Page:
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Campbell-Ewald Co. v. Gomez

United States Supreme Court

January 20, 2016

CAMPBELL-EWALD COMPANY, Petitioner
v.
JOSE GOMEZ

         Argued October 14, 2015

         As Amended February 9, 2016.

          ON WRIT OF CERTIORARI TO THE UNITED STATES COURT OF APPEALS FOR THE NINTH CIRCUIT

          SYLLABUS

         [136 S.Ct. 664] [193 L.Ed.2d 574] The United States Navy contracted with petitioner Campbell-Ewald Company (Campbell) to develop a multimedia recruiting campaign that included the sending of text messages to young adults, but only if those individuals had " opted in" to receipt of marketing solicitations on topics that included Navy service. Campbell's subcontractor Mindmatics LLC generated [193 L.Ed.2d 575] a list of cellular phone numbers for consenting 18- to 24-year-old users and then transmitted the Navy's message to over [136 S.Ct. 665] 100,000 recipients, including respondent Jose Gomez, who alleges that he did not consent to receive text messages and, at age 40, was not in the Navy's targeted age group. Gomez filed a nationwide class action, alleging that Campbell violated the Telephone Consumer Protection Act (TCPA), 47 U.S.C. § 227(b)(1)(A)(iii), which prohibits " using any automatic dialing system" to send a text message to a cellular telephone, absent the recipient's prior express consent. He sought treble statutory damages for a willful and knowing TCPA violation and an injunction against Campbell's involvement in unsolicited messaging.

         Before the deadline for Gomez to file a motion for class certification, Campbell proposed to settle Gomez's individual claim and filed an offer of judgment pursuant to Federal Rule of Civil Procedure 68. Gomez did not accept the offer and allowed the Rule 68 submission to lapse on expiration of the time (14 days) specified in the Rule. Campbell then moved to dismiss the case pursuant to Rule 12(b)(1) for lack of subject-matter jurisdiction. Campbell argued first that its offer mooted Gomez's individual claim by providing him with complete relief. Next, Campbell urged that Gomez's failure to move for class certification before his individual claim became moot caused the putative class claims to become moot as well. The District Court denied the motion. After limited discovery, the District Court granted Campbell's motion for summary judgment. Relying on Yearsley v. W. A. Ross Constr. Co., 309 U.S. 18, 60 S.Ct. 413, 84 L.Ed. 554, the court held that Campbell, as a contractor acting on the Navy's behalf, acquired the Navy's sovereign immunity from suit under the TCPA. The Ninth Circuit reversed. It agreed that Gomez's case remained live but concluded that Campbell was not entitled to " derivative sovereign immunity" under Yearsley or on any other basis.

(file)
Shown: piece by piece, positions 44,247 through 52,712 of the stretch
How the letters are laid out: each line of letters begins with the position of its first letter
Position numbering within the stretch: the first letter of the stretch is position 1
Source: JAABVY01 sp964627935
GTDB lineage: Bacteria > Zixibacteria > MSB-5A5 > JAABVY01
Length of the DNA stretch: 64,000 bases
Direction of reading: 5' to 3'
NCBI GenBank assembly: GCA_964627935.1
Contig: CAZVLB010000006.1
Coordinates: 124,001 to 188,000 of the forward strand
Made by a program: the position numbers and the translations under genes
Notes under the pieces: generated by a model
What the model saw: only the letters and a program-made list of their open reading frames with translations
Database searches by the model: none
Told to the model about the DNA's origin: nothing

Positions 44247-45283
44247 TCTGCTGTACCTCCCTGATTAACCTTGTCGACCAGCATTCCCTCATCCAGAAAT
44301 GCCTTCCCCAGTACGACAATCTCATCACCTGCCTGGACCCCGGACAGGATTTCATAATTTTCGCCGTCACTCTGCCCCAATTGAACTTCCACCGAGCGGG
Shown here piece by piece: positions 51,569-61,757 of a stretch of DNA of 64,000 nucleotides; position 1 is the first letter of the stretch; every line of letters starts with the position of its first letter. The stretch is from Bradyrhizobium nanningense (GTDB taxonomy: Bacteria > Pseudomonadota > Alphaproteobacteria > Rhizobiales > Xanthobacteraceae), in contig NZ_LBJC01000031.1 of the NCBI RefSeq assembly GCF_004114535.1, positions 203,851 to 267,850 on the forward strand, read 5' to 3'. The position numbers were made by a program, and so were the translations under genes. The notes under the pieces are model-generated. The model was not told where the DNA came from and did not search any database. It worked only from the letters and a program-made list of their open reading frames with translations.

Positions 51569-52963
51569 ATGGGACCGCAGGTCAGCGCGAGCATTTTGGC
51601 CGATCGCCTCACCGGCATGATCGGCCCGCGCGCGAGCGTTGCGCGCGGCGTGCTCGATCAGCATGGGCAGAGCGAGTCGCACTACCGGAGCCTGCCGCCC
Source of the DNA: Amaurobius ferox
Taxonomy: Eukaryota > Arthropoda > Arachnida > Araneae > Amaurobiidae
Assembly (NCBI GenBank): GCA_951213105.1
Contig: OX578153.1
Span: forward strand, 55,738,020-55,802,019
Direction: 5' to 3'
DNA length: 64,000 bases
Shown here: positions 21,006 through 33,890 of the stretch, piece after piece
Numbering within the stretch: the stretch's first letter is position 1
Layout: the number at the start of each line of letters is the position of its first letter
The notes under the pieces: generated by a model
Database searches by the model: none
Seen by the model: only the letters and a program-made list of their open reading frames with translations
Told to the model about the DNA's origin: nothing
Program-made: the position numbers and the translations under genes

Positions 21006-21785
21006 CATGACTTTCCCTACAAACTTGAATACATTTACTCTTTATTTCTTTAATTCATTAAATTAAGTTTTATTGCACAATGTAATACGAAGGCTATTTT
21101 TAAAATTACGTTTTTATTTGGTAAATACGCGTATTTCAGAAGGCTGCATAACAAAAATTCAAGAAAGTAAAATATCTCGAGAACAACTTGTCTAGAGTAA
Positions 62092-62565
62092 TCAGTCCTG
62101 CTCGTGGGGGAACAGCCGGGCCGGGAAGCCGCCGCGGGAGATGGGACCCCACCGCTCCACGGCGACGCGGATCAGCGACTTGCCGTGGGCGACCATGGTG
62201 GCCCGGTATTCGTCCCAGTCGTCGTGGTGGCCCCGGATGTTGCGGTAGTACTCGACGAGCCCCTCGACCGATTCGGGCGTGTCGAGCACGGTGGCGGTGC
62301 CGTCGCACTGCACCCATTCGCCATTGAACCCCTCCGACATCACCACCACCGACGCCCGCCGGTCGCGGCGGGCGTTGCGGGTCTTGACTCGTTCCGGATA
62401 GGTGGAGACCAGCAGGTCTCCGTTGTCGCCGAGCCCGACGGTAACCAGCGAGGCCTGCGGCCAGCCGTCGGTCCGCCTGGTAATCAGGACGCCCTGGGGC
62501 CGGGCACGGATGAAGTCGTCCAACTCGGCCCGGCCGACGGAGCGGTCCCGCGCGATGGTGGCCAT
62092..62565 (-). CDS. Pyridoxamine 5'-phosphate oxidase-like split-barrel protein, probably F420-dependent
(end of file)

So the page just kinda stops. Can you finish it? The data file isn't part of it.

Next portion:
Held:

         1. An unaccepted settlement offer or offer of judgment does not moot a plaintiff's case, so the District Court retained jurisdiction to adjudicate Gomez's complaint.

         Article III's " cases" and " controversies" limitation requires that " an actual controversy . . . be extant at all stages of review, not merely at the time the complaint is filed," Arizonans for Official English v. Arizona, 520 U.S. 43, 67, 117 S.Ct. 1055, 137 L.Ed.2d 170 (internal quotation marks omitted), but a case does not become moot as " long as the parties have a concrete interest, however small," in the litigation's outcome, Chafin v. Chafin, 568 U.S. __, __, 133 S.Ct. 1017, 185 L.Ed.2d 1, 11 (internal quotation marks omitted).

         Gomez's complaint was not effaced by Campbell's unaccepted offer to satisfy his individual claim. Under basic principles of contract law, Campbell's settlement bid and Rule 68 offer of judgment, once rejected, had no continuing efficacy. With no settlement offer operative, the parties remained adverse; both retained the same stake in the litigation they had at the outset. Neither Rule 68 nor the 19th-century railroad tax cases California v. San Pablo & Tulare R. Co., 149 U.S. 308, 13 S.Ct. 876, 37 L.Ed. 747, Little v. Bowers, 134 U.S. 547, 10 S.Ct. 620, 33 L.Ed. 1016, and San Mateo County [193 L.Ed.2d 576] v. Southern Pacific R. Co., 116 U.S. 138, 6 S.Ct. 317, 29 L.Ed. 589, support the argument that an unaccepted settlement offer can moot a complaint. Pp. __ - __, 193 L.Ed.2d at 579-582.